In my mid twenties, I didn’t know very many really successful people. Despite my parents regularly reminding me that you have to choose the right friends and mix with the right people if you want to get anywhere, I wasn’t really exposed to much of an entrepreneur mindset.
Oh sure, I knew some business people, but their thinking revolved mainly around making enough cash to live on. There was no focus on building asset value or tax minimisation.
Then I met someone who opened my eyes – even though it took me a long time to realise the influence he had on me. This person was a highly successful Australian sportsperson. A household name now, you’d know him from his TV work. My accountant at the time introduced us both into a small venture, which taught me more than I realised at the time.
There were a number of things that struck me as a little strange about this person – and all the people he associated with – given my limited experience to date.
Firstly, they were extraordinarily happy. Even though they were working hard, they were enjoying the journey and seemed to appreciate the little things in each day. They didn’t talk about the past. Their focus was on the present and how that would affect the future. They were successful, but at the same time humble and grateful for the opportunities that life had given them.
This was at odds with what I had been accustomed to. Whilst I knew some reasonably successful business people, they seemed to be constantly groaning under the burden of their efforts. Some were bitter about things that had happened in the past – sometimes the dim distant past – and held onto grudges of relationships or deals gone bad. Some were arrogant about their success and used it to position themselves as somehow superior to those who were just working to carve out a living for themselves and their families.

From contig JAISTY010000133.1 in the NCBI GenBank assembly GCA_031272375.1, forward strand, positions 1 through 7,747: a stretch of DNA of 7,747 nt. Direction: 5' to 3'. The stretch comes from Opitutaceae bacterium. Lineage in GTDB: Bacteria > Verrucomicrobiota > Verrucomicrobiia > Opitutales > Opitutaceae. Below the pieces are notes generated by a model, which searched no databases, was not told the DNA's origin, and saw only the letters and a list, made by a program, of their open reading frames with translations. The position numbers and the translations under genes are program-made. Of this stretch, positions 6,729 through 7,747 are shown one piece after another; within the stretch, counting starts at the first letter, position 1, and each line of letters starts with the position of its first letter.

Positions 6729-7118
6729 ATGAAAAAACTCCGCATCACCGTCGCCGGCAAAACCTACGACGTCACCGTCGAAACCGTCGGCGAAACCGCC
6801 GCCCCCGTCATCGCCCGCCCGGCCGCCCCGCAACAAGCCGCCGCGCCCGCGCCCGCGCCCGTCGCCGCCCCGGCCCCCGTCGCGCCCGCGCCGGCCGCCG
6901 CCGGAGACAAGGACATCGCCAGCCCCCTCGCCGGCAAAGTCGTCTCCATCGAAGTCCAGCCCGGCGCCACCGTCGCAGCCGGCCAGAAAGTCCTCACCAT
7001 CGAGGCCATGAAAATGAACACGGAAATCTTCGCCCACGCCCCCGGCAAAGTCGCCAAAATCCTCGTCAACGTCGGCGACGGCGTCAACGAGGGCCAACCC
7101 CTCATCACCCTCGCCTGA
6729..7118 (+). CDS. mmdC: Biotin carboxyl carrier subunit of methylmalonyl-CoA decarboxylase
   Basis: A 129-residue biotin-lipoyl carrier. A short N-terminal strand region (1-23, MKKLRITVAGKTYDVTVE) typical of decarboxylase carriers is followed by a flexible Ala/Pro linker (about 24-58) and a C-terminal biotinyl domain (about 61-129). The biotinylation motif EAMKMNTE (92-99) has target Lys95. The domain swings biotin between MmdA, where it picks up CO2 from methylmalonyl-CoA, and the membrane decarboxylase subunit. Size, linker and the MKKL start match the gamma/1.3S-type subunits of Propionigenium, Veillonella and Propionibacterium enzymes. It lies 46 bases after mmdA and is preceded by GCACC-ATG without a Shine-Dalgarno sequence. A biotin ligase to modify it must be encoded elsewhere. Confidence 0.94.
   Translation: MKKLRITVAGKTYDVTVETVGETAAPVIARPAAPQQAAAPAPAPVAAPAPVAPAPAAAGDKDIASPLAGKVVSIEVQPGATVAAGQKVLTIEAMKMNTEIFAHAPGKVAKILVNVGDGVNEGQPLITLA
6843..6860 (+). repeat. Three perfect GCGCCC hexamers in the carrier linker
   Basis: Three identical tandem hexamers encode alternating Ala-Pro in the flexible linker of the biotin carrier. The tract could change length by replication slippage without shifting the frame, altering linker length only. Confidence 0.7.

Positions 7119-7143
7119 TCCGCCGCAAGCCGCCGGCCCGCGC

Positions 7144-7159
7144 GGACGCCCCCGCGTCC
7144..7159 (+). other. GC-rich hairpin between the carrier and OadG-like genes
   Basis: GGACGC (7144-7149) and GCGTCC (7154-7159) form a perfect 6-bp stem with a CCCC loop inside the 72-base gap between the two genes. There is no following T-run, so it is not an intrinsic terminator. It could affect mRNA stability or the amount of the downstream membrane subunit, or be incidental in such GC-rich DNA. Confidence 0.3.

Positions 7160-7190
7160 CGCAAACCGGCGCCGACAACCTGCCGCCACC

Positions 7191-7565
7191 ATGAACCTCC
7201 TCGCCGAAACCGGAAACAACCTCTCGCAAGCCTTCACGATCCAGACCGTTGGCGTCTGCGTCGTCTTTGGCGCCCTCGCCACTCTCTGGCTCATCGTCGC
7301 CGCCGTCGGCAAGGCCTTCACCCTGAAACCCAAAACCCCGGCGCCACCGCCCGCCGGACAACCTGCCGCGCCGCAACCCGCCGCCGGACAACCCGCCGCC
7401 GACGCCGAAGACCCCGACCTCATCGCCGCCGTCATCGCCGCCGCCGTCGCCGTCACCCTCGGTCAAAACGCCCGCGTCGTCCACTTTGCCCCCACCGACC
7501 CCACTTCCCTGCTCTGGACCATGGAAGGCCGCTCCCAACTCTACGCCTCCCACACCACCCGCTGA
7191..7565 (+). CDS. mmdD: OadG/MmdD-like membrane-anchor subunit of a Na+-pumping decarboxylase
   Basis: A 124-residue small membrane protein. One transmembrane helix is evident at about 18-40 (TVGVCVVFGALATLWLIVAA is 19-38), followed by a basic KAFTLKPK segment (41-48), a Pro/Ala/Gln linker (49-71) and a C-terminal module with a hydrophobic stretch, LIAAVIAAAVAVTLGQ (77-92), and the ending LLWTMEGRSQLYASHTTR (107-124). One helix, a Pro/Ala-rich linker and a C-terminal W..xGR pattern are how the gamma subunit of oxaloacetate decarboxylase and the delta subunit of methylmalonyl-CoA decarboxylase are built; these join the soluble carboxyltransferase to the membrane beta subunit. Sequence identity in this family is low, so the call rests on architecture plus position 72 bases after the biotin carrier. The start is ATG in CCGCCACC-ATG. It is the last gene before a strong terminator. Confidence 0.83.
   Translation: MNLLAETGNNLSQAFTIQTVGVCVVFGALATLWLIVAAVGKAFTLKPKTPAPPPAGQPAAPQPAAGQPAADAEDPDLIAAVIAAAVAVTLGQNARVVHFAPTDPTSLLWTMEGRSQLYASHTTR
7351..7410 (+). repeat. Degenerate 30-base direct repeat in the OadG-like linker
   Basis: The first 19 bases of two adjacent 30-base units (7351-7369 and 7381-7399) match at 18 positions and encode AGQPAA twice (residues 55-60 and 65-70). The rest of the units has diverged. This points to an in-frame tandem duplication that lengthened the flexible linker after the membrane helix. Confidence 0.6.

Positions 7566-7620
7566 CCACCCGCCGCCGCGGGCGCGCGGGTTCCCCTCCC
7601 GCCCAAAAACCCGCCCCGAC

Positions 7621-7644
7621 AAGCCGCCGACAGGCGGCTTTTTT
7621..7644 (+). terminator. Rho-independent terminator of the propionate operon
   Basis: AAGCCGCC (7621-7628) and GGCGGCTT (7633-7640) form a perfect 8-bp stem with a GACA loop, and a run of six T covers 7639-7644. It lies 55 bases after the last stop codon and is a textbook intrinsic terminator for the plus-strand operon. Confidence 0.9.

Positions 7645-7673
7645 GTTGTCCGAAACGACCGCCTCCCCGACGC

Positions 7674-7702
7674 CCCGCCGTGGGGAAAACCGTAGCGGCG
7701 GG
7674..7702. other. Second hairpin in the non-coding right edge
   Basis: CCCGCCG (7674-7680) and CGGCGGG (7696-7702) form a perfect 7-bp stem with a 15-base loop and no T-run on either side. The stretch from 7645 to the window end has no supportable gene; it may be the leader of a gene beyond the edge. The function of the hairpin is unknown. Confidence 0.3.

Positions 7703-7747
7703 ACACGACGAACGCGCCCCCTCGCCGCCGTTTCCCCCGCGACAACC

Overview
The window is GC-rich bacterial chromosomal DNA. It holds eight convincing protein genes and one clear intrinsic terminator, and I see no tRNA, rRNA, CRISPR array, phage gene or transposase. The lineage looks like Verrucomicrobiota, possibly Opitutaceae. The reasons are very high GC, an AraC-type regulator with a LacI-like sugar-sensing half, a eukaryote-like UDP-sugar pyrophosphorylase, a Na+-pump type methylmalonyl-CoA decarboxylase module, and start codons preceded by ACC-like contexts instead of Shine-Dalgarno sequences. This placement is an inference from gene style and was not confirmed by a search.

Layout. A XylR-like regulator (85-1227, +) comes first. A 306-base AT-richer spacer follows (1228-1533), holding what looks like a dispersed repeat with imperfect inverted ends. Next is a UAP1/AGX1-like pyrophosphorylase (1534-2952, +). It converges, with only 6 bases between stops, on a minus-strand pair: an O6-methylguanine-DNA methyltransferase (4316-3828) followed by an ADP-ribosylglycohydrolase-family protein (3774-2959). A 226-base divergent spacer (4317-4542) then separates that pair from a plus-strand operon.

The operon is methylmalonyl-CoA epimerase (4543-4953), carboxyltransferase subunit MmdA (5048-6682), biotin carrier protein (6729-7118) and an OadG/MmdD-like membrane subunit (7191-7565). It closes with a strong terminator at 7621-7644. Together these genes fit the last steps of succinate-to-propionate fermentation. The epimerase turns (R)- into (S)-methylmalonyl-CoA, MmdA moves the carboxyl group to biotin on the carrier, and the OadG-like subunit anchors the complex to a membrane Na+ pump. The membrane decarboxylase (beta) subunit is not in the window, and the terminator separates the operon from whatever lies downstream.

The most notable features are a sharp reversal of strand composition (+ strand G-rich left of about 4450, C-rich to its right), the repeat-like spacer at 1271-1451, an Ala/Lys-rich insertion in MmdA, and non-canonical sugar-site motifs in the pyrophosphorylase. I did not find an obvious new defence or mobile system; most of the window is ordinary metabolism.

In contrast, my new associates were much more down to earth. No doubt they were big thinkers who knew they had lots to offer, but were more interested in adding value than feeding their egos. They weren’t just focused on our business, but on the good that it could do and the contribution it could make.
There were other qualities too.
They were more disciplined than most. Maybe it was the rigours of training and competition that taught them that focus on the goal is critical. With each goal firmly in mind, working on the right things, teamwork, repetition, systems and processes became the drivers of success.
They weren’t afraid of problems. In fact, they seemed to relish facing and solving them. It was a different mindset; one that seemed to know that problems were just part of the journey. It was almost a game to overcome them. Importantly, they encouraged everyone around them to do the same. Coaching came naturally and they made great mentors, sharing their knowledge and positivity with the others in their team.
No matter how many issues, setbacks or challenges, they seemed to have the ability to stay positive. Rather than throw their hands up in frustration or change direction, their response was usually along the lines of, “that’s interesting, how can we fix that?” Somehow, they seemed to have the ability to stay relaxed and focused, even when the stress levels should have been high.
These people were fun to be around because they were excited, motivated, and passionate about what they do. Never once did I hear one of them moan about having to work late or it being Monday morning. They didn’t see their business as work. It was more about who they are, than what they do.
It seems to me that these qualities are just as important as they ever were – maybe even more so! Successful people still display the same characteristics and put them to good use each day in building their wealth.
Words by John Di Natale, Director of Equi Wealth